1069. A Comparison Between National Healthcare Safety Network (NHSN) Laboratory-Identified (LabID) Event Reporting Module versus Standard Surveillance for Clostridium difficile Infection
Session: Poster Abstract Session: Surveillance of HAIs: Evaluating National Strategy
Friday, October 4, 2013
Room: The Moscone Center: Poster Hall C
Posters
  • LabIDcdiffIDSA2013mjd_FINALCOPY.pdf (374.5 kB)
  • Background: Clostridium difficile infection (CDI) is now the most important pathogen in the healthcare setting. The NHSN now requires reporting of CDI using the new LabID method, but little is known about how it compares to standard definitions.

    Methods: Three months of prospective CDI data from 10 community hospitals in the Southeastern US were analyzed using the NHSN LabID definitions and standard surveillance definitions.  CDI cases could be designated as community acquired (CA), community onset – healthcare facility associated (CO-HCFA), hospital onset – healthcare facility associated (HO-HCFA), or indeterminate.  Recurrent cases were determined based on documentation of prior positive CDI tests.

    Results: A total of 191 cases of CDI were identified during 126,798 patient days (pt-d). 

     

    New LabID Definition

    Traditional Infection Surveillance

    CA

    CO-HCFA

    HO-HCFA

    Totals

    CA

    60

    0

    5

    65 (34%)

    CO-HCFA

    0

    36

    13

    49 (26%)

    HO-HCFA

    3

    0

    44

    47 (25%)

    Indeterminate

    30

    0

    0

    30 (16%)

    Totals

    93 (49%)

    36 (19%)

    62 (32%)

    191

    There were 51 (27%) cases categorized different by the two surveillance methods. The majority of the discordant were related to indeterminate definition on infection surveillance. HO- rate was 32% higher for LabID than standard surveillance (4.9 vs 3.7 per 10,000 pt-d,). The 18 LabID HO- cases classified as CO- or CA- by standard surveillance were due to diarrheal symptoms present on admission. More recurrent cases were identified by standard surveillance than LabID (N=20 vs. 1, respectively) due to knowledge of previous positive tests from outside laboratories.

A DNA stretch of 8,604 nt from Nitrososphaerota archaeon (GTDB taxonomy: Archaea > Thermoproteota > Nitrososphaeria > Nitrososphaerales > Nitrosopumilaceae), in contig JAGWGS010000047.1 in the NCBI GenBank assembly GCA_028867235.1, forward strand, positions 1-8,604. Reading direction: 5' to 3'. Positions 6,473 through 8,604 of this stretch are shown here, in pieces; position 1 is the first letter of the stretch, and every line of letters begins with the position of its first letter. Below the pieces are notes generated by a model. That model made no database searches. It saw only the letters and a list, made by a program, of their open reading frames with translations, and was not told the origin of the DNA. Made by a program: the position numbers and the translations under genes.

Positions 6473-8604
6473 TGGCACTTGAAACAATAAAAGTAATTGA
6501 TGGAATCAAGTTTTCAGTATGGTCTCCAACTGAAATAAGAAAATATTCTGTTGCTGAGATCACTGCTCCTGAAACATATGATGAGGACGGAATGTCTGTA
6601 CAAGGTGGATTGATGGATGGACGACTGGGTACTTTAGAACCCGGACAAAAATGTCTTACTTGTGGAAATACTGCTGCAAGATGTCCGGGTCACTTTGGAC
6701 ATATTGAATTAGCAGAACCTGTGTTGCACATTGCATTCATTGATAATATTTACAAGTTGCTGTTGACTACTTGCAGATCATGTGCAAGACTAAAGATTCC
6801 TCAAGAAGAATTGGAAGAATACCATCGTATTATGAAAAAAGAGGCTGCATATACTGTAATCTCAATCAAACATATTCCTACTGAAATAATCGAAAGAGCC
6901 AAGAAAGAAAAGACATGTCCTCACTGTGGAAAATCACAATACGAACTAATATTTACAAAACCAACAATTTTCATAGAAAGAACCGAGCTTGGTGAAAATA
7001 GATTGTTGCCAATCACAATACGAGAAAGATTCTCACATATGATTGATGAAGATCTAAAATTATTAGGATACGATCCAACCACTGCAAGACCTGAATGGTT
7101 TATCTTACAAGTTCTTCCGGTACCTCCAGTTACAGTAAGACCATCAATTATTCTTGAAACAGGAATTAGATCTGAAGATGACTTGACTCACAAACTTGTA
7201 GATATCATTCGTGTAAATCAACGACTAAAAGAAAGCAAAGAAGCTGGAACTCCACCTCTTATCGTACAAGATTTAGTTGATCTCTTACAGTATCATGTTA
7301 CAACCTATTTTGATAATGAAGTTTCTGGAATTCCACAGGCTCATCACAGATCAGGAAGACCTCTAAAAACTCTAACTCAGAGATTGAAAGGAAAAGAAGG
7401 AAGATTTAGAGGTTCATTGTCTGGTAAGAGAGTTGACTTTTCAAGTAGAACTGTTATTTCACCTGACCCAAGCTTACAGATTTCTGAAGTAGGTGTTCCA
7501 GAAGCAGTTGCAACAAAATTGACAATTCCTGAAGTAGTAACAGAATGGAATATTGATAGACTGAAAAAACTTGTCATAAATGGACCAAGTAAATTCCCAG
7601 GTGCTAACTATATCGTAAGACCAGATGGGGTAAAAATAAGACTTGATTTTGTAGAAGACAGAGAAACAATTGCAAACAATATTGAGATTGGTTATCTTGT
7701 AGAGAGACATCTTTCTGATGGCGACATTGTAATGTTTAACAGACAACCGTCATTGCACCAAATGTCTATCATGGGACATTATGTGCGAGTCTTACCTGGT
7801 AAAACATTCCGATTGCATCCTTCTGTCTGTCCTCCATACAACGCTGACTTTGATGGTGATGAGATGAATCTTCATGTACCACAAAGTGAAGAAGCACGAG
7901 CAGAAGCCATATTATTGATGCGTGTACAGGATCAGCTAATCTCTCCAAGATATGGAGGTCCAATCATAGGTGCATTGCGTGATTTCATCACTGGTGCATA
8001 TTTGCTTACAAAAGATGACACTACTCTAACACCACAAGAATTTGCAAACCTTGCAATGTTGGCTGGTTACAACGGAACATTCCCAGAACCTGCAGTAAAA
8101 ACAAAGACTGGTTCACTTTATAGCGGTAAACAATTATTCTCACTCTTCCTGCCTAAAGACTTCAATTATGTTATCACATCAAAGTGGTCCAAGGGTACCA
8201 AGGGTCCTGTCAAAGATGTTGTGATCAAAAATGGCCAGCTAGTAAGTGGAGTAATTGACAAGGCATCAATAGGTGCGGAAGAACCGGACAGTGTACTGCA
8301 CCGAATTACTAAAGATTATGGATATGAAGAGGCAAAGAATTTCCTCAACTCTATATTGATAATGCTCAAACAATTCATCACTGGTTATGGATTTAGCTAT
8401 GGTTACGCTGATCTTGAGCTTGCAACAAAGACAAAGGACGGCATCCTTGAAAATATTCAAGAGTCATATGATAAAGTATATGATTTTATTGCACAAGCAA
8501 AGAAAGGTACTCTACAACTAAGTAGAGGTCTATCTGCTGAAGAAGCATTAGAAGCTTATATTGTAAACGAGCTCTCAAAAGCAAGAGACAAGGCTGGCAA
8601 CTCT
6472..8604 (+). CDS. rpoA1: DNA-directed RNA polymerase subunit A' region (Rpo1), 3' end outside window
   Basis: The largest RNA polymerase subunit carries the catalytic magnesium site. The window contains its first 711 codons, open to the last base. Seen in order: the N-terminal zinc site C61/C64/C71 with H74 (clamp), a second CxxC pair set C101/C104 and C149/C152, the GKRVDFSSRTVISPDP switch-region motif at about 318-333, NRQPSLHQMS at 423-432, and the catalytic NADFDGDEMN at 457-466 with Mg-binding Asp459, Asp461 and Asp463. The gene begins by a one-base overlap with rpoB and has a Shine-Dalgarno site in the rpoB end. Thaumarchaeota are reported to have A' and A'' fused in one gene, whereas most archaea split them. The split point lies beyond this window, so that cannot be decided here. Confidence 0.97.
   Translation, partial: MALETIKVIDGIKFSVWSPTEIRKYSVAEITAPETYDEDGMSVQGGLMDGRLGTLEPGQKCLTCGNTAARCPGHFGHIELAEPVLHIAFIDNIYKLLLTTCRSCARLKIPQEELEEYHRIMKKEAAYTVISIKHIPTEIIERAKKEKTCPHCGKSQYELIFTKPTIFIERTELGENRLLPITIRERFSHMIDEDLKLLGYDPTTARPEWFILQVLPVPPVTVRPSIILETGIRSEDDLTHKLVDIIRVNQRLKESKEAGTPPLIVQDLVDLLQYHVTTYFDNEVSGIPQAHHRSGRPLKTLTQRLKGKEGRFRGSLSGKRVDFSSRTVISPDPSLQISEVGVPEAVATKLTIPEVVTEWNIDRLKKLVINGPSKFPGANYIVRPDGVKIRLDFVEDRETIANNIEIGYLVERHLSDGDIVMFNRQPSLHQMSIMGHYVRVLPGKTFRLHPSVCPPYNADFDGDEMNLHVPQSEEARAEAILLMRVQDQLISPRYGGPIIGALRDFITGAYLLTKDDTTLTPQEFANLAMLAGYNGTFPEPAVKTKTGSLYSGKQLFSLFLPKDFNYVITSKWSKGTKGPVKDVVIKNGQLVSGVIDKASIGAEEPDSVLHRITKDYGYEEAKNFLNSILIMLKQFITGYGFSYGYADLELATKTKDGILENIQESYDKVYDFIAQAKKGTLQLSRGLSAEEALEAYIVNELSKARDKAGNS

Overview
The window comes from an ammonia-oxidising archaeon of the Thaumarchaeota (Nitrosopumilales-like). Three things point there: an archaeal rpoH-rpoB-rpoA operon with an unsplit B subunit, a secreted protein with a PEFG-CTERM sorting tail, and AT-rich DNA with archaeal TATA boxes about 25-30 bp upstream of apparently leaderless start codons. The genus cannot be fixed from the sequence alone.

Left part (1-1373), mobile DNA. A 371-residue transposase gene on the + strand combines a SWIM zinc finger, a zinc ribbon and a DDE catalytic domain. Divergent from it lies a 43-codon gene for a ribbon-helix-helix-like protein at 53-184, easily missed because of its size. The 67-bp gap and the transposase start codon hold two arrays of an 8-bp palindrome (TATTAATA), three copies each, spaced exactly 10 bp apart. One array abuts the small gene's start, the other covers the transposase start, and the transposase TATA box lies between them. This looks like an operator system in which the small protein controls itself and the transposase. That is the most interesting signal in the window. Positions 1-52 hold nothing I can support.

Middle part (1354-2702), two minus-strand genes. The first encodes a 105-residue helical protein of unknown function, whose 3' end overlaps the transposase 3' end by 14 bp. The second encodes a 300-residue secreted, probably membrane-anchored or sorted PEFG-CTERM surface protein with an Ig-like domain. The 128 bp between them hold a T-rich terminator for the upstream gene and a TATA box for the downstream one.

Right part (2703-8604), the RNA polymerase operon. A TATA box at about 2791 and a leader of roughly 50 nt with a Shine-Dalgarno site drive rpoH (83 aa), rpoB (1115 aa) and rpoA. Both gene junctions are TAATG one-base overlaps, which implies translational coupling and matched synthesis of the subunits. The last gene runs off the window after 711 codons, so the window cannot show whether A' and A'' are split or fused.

Conclusion: LabID surveillance techniques led to differences in CDI onset type categorization compared to standard surveillance definitions, largely due to delayed diagnostic testing when symptoms were present on admission. LabID misclassification will occur if clinicians do not send prompt CDI tests upon hospital admission. This led to notable differences in HO-HCFA rates: approximately a third in our study. LabID misclassification will occur if clinicians do not send prompt CDI tests upon hospital admission. This finding is important to note when interpreting longitudinal trends for hospitals that switch to LabID surveillance only.

    Michael J. Durkin, MD1, Deverick J. Anderson, MD, MPH2, Sarah S. Lewis, MD1, Luke F. Chen, MBBS, MPH, CIC, FRACP1, Arthur Baker, MD1, Kristen V. Dicks, MD1, Daniel J. Sexton, MD, FIDSA1 and Rebekah W. Moehring, MD, MPH3, (1)Duke University Medical Center, Durham, NC, (2)Duke Infection Control Outreach Network, Duke University Medical Center, Durham, NC, (3)Division of Infectious Diseases, Duke University Medical Center, Durham, NC

    Disclosures:

    M. J. Durkin, None

    D. J. Anderson, None

    S. S. Lewis, None

    L. F. Chen, None

    A. Baker, None

    K. V. Dicks, None

    D. J. Sexton, None

    R. W. Moehring, None

    Findings in the abstracts are embargoed until 12:01 a.m. PST, Oct. 2nd with the exception of research findings presented at the IDWeek press conferences.